The proposed "integrative approach to sustainable development" is a central conceptual component of an exploratory project for a joint project - planned for a duration of three years - by the "Hermann-von-Helmholtz-Gemeinschaft of German Research Centres" (HGF). This is intended to produce knowledge for orientation and action in the implementation of sustainable development in Germany. The concept is based on a reception of the sustainability debate and seeks to contribute to upgrading the operationalisation of the vision of sustainability. It is directed towards the discourse on sustainability, principally towards science as an important actor in this discourse.
The most important characteristics of the proposed improvement of existing approaches can be described as follows: sustainability is operationalised in the ecological, social, economic and institutional dimensions. The starting points are not the limited perspectives on each individual dimension. Instead, three general goals of sustainability which transcend the dimensions are projected - in an integrative perspective - on to the dimensions and transmitted with the proprietary logic sets of the individual dimensions which are embodied in the various discourses. The result are operationalisations of both the general goals and the individual dimensions in the shape of "rules".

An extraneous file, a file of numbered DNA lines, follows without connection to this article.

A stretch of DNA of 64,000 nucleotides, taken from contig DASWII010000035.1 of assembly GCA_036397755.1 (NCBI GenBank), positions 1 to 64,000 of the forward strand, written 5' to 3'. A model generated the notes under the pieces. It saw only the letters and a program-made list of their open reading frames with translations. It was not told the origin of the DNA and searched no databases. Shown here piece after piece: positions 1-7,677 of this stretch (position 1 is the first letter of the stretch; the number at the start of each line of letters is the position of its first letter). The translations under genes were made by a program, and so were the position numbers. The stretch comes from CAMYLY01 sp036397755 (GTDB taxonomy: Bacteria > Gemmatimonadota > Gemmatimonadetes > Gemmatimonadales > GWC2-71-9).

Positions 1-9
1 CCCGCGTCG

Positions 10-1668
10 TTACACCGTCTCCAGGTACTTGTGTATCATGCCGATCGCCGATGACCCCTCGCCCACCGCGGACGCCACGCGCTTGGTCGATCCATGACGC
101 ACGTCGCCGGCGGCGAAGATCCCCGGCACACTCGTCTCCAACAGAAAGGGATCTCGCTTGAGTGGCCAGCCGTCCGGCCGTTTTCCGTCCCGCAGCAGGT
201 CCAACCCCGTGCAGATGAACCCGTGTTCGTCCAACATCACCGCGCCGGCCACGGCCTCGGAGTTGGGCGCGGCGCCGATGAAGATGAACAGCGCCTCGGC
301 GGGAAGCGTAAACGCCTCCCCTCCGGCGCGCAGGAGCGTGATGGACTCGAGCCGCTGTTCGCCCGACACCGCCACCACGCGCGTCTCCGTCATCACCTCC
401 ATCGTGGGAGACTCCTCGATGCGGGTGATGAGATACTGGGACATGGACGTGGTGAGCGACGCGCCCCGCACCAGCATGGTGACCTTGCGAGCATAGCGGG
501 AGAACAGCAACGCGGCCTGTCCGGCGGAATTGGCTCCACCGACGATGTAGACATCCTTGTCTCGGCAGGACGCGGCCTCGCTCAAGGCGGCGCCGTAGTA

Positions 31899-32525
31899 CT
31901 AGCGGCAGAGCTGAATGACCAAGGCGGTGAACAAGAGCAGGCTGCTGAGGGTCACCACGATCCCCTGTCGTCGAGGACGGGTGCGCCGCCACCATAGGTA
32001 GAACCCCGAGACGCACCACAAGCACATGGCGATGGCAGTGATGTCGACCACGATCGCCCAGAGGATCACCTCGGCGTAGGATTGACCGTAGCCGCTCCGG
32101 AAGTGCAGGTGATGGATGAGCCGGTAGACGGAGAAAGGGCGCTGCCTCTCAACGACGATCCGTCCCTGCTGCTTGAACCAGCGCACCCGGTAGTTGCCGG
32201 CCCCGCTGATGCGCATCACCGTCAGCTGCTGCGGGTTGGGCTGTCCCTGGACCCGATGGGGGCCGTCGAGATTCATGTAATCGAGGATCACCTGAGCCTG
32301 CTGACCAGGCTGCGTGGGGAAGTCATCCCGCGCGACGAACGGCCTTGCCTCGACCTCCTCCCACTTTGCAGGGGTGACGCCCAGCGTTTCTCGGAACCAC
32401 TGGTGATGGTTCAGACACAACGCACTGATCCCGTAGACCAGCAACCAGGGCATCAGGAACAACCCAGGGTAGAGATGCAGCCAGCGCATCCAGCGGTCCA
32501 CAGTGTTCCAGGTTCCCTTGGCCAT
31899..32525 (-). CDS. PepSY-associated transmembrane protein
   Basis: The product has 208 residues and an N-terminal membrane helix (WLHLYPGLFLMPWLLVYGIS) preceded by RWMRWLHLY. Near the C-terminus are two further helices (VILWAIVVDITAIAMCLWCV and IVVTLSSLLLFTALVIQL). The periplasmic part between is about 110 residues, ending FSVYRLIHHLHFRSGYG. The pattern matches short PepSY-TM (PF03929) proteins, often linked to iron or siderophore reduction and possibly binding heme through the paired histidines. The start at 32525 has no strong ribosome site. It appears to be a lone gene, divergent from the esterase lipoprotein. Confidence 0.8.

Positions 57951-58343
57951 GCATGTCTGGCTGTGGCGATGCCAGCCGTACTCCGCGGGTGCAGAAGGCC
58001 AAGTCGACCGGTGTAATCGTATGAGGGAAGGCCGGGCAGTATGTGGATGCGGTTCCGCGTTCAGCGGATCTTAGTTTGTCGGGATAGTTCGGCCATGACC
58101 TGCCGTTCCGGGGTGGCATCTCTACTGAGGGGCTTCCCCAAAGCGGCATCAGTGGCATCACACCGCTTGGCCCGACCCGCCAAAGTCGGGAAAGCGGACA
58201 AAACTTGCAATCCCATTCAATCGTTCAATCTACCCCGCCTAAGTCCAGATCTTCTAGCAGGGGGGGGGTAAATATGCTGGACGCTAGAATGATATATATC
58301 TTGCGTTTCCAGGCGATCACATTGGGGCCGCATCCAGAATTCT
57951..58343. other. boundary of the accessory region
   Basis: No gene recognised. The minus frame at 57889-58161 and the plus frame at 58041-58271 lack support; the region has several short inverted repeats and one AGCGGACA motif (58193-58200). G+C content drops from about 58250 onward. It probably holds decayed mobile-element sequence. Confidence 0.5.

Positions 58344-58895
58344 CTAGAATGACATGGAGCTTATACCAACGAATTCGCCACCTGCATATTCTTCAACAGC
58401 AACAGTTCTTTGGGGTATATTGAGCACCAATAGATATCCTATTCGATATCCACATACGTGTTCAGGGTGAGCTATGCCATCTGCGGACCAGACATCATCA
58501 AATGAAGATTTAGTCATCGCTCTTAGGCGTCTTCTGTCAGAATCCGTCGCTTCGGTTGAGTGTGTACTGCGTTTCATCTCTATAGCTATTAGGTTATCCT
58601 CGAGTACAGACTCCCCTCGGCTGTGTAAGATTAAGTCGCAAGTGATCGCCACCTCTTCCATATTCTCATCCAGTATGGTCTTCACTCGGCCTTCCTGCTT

The proposed general goals of sustainability are "ensuring human existence", "preserving the potential of society for productivity", and "retaining possibilities for development and action". They represent both fundamental normative principles of equity of sustainability in the preservation and development dimensions and their most general analytical-functional premises. Intragenerational and intergenerational aspects of equity are viewed as being of equal rank in this context and are viewed from an anthropocentric perspective. The rules which have been derived from the goals have, after all, been con- ceived as globally applicable minimum requirements of sustainable develop- ment, which always require joint compliance. They are to serve for the further operationalisation of the concept of sustainability in particular contexts and also function as criteria for sustainability for actual societal development. A distinction is made between "what rules", which formulate substantial minimum requirements, and "how rules", characterising the ways of fulfilling these minimum requirements.